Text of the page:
"Glad I didn't get a Creative Zen"4.5 starson by woatrace
Pros: The Micro SD slot is FULLY integrated with the Fuze, unlike the Creative Zen, so you can download subscription tracks and channels onto external memory up to 16gb. Excellent audio, good looking construction, feels solid, great price.
Cons: Graphically, you get what you pay for: The GUI isn't very pretty and the interface looks like a low resolution iPod. Video playback is a joke (photos look decent, however). Micro SD cost more than regular SD, so memory expansion can be expensive.
Summary: Many people, spoiled by plug-and-play functionality, simply jammed the player's USB right into the computer without first installing the software or following instructions, resulting in the variety of problems common to flash-based mp3 players. My Fuze installed without a hitch, and I filled it up with music from Rhapsody in minutes.
The two key features of the Fuze are its ability to work with subscription services and the complete functionality of the Micro SD slot.
If you haven't used a subscription service like Rhapsody or Napster to Go before, you're missing out. Instead of buying single tracks off of a service like iTunes (which is still an option), you can pay a flat rate of $15 a month and have unlimited access to millions of songs. Better yet, services like Rhapsody offers Channels: 4 hour blocks of music with tracks chosen based on up to ten artists you name and can be updated whenever you sync your Fuze. This is a simple, flexible, and convenient way to find great new music or automatically compile playlists to suit all your moods.
Its closest competitor, the Creative Zen, is advertised to be able to use up to 32gb of external SD memory. However, that SD memory is limited to simple playback: no playlists, no subscription services, nothing. If you bought a Zen hoping to expand its memory and download a ton of subscription music, you're out of luck. Although the Fuze can only accept Micro SDs up to 16gb, it offers complete use of its external memory, so you can put subscription tracks, channels, and playlists onto the Micro SD without issue.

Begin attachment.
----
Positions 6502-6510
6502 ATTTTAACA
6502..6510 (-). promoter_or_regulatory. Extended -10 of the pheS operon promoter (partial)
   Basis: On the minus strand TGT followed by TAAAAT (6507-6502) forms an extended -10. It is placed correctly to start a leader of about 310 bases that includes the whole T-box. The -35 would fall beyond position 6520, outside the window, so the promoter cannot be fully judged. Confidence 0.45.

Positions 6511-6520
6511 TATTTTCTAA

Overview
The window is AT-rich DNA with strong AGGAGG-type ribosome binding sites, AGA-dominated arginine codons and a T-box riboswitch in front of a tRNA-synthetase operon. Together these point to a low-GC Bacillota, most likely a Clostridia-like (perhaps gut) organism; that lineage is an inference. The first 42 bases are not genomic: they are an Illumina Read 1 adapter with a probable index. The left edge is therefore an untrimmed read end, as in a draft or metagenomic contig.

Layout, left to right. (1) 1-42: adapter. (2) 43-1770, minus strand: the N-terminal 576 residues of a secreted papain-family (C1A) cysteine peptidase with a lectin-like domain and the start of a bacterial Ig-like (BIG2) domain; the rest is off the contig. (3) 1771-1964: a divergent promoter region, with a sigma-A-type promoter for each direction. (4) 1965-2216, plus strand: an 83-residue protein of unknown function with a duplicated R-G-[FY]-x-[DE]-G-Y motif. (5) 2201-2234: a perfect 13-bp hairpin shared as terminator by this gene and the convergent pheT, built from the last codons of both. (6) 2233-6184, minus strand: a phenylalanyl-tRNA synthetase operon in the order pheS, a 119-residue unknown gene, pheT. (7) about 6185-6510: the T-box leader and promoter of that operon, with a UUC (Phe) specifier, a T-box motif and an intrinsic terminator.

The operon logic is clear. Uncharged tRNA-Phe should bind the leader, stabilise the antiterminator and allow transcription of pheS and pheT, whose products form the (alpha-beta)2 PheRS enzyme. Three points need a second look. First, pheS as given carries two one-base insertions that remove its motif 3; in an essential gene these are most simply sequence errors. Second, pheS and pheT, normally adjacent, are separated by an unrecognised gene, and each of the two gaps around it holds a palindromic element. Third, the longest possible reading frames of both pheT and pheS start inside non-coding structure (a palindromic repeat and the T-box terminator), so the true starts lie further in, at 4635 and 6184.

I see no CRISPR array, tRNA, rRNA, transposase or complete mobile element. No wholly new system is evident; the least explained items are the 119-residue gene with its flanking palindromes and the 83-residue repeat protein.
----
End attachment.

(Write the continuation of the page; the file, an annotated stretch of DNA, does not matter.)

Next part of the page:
The Fuze is an attractive looking device with a smooth facade and a flat, solid back cover. It feels substantial enough to not feel cheap in your hands, but is light enough to be forgotten in your breast pocket. The audio quality was excellent, although you have to turn it up all the way in order to get its signal through to big receivers (I plug it into the Aux port of my Acura TL, and it sounds absolutely fantastic through the ELS system). The main downside is the GUI, which is one place where the Zen trumps the Fuze. The home screen looks decent, but the animation is choppy and unattractive. The lists and playback screens look pixelated, much worse than early generation color iPods. The video playback was harsh on the eyes and extremely low resolution. Photos, surprisingly, looked fine.
Overall, the Sansa Fuze is a great value, reliable, sturdy, and fully capable of expanding its memory and taking advantage of great subscription services. For the price and quality, its hard to beat. As long as you follow the instructions.